Elephants Never Forget, and Barely Sleep Either

Elephant asleep
A baby elephant sleeps as a mahout feeds its mother before leaving for the jungle at Chitwan National Park in Chitwan, south of Kathmandu, Nepal, December 30, 2014. Wild African elephants sleep for as little as two hours a night, according to a study. Navesh Chitrakar/Reuters

Elephants are famous for their remarkable memories.

But scientists have recently discovered another odd feature about elephants: They sleep for the shortest time of any mammal.

Researchers fitted two wild African elephants in Chobe National Park in Botswana with the scientific equivalent of a fitness tracker in their trunks and a GPS collar to monitor when they went to sleep, and for how long. The study followed the elephants for 35 days.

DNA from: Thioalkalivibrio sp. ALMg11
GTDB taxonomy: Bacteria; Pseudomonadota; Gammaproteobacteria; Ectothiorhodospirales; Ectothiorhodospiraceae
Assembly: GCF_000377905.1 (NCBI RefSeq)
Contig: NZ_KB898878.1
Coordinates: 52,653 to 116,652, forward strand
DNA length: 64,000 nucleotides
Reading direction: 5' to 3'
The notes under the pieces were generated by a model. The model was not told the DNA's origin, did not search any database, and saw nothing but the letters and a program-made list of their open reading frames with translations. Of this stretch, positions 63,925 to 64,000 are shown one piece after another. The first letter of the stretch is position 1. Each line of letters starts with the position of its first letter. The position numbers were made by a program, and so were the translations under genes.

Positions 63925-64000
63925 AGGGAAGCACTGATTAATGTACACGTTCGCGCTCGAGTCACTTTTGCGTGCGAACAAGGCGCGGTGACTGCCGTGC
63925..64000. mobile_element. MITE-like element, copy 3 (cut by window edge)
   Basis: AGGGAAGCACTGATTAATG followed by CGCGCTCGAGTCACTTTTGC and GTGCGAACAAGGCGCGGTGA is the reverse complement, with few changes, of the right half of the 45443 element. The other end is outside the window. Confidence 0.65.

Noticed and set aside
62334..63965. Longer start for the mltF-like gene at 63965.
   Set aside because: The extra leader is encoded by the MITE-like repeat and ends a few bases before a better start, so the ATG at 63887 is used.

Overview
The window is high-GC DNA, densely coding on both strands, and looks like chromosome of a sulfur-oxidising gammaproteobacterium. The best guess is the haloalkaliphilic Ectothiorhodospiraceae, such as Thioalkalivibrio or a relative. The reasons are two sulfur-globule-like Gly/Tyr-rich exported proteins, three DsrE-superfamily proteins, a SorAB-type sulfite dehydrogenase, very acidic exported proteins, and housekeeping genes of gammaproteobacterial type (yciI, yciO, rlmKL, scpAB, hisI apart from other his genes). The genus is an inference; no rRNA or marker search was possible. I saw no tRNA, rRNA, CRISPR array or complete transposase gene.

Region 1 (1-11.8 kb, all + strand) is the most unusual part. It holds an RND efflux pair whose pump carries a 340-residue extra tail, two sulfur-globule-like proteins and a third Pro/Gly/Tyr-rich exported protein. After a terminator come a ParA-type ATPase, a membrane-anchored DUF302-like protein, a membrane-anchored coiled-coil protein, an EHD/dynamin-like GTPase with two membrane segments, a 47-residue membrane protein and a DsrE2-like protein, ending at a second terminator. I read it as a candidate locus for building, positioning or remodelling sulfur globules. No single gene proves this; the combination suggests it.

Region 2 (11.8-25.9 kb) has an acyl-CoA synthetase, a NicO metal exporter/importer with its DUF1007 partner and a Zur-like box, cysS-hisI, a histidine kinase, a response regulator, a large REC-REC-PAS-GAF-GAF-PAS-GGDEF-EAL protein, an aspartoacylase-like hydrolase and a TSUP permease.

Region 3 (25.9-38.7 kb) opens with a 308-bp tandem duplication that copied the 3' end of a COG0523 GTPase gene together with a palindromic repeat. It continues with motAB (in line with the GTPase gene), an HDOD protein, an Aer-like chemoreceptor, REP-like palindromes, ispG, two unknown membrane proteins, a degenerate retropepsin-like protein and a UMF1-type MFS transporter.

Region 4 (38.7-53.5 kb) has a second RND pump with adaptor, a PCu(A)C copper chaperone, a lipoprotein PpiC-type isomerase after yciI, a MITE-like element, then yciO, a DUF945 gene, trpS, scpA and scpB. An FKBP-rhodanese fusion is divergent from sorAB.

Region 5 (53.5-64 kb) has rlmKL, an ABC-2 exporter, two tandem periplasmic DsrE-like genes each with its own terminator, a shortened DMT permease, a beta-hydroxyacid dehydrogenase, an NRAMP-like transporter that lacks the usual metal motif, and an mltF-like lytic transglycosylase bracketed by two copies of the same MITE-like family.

The study, published in the journal PLOS One, found that the two matriarch elephants slept for an average of two hours per day, and sometimes stayed awake for up to 48 hours without sleep if threatened by predators or poachers. The animals can sleep standing up or lying down, and generally slept in the early hours of the morning.

Elephants in captivity sleep for around four to six hours a day. Larger-bodied mammals generally sleep for less time than smaller ones. Lack of sleep, even over a short period, can lead to brain damage in mammals.

The study also found that elephants only dream—by entering a deep kind of sleep known as Rapid Eye Movement (REM) sleep —every three to four days. REM sleep is thought to be part of the process of memory consolidation, but the researchers said the study's results cast doubt on this link.

"Given the well-known memory of the elephant this calls into question theories associating REM sleep with memory consolidation," Professor Paul Manger of the University of Witwatersrand in South Africa, who was involved in the study, told the BBC.

The study was carried out by researchers from the University of Witwatersrand, the University of California, Los Angeles, and Botswana-based NGO Elephants Without Borders.